The legendary Vidal Sassoon made headlines with the way he cut hair, literally turning the cut into press events and magazine covers. In 1967, when Sassoon cut Mia Farrow's hair into the famous pixie cut that she sported for the cult classic Rosemary's Baby, it was witnessed by a swarm of cameras, journalists and news crews. It was essentially a publicity stunt for the film.
It also sparked a trend in women's hair styles that has now become a sustained classic chic look on famous ladies like Rihanna and Michelle Williams. The event made Vidal Sassoon even more famous. Plus, Mia Farrow was, at the time, Mrs. Frank Sinatra, so the hair cut ended up on the cover of Life Magazine. All of this combined led to Vidal Sassoon launching products and revolutionizing the way the hair industry monetizes itself forever.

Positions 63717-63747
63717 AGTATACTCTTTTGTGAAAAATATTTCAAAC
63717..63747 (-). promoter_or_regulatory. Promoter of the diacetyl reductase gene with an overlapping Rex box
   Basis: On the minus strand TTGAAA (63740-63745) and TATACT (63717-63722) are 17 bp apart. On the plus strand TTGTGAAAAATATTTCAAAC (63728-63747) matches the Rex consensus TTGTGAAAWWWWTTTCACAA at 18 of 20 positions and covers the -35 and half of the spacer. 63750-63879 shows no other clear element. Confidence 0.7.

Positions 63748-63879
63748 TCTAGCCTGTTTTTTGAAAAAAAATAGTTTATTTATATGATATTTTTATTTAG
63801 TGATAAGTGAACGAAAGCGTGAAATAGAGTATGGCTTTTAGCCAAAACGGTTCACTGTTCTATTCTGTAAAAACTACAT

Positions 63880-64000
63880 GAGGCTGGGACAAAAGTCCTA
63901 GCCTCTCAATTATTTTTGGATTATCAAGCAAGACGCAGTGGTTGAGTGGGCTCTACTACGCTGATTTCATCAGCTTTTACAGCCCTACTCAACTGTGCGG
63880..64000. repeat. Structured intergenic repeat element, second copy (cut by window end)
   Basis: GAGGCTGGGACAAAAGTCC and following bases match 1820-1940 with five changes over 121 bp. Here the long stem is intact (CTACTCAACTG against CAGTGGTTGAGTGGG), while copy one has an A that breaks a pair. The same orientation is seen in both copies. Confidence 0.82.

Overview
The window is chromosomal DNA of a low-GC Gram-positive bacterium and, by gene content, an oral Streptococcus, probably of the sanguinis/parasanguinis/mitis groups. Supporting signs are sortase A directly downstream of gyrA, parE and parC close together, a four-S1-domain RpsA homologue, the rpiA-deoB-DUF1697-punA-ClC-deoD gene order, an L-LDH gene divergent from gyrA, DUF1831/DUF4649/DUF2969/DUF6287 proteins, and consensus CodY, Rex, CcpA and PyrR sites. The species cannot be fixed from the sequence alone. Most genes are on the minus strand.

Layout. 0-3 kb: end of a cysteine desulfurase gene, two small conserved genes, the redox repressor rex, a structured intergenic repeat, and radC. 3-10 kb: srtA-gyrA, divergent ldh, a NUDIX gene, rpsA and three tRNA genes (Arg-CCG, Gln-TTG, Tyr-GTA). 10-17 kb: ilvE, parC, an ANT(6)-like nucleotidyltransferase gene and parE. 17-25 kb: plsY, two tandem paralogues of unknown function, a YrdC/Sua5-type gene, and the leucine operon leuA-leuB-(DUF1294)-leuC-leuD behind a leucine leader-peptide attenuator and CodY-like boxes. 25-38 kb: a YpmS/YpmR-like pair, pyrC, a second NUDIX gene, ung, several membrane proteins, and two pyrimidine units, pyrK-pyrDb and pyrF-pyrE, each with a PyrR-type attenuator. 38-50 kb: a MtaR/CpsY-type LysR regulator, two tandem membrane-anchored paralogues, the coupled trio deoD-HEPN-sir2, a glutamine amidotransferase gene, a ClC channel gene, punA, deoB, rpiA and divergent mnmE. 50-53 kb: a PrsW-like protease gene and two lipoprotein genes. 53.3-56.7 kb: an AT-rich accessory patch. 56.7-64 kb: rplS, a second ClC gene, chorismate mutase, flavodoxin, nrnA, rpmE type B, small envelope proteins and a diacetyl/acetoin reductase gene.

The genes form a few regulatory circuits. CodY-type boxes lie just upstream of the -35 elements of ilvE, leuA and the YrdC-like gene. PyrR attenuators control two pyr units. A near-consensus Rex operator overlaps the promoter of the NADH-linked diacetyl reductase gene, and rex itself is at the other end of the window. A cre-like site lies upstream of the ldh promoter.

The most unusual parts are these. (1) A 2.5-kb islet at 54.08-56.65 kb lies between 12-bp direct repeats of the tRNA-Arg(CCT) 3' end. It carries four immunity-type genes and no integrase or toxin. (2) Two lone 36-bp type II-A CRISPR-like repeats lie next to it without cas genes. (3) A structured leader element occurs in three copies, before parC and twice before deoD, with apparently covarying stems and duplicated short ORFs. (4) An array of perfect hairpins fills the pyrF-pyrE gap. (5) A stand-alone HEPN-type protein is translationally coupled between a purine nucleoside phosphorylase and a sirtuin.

Modern hair gurus, such as Dr. Boogie and Toni & Guy, have taken Sassoon's example and devised unique cutting techniques. Yet, none with a samurai sword. That is, until now.
Vietnamese hairstylist Nguyen Hoang Hung is approaching heads with a sword in hand. Using a genuine katana, Hung states that the samurai sword allots a light, feathered finish that scissors don't accommodate. Hung practiced for a month on long hair and has now officially moved to shot bob and boyish cuts.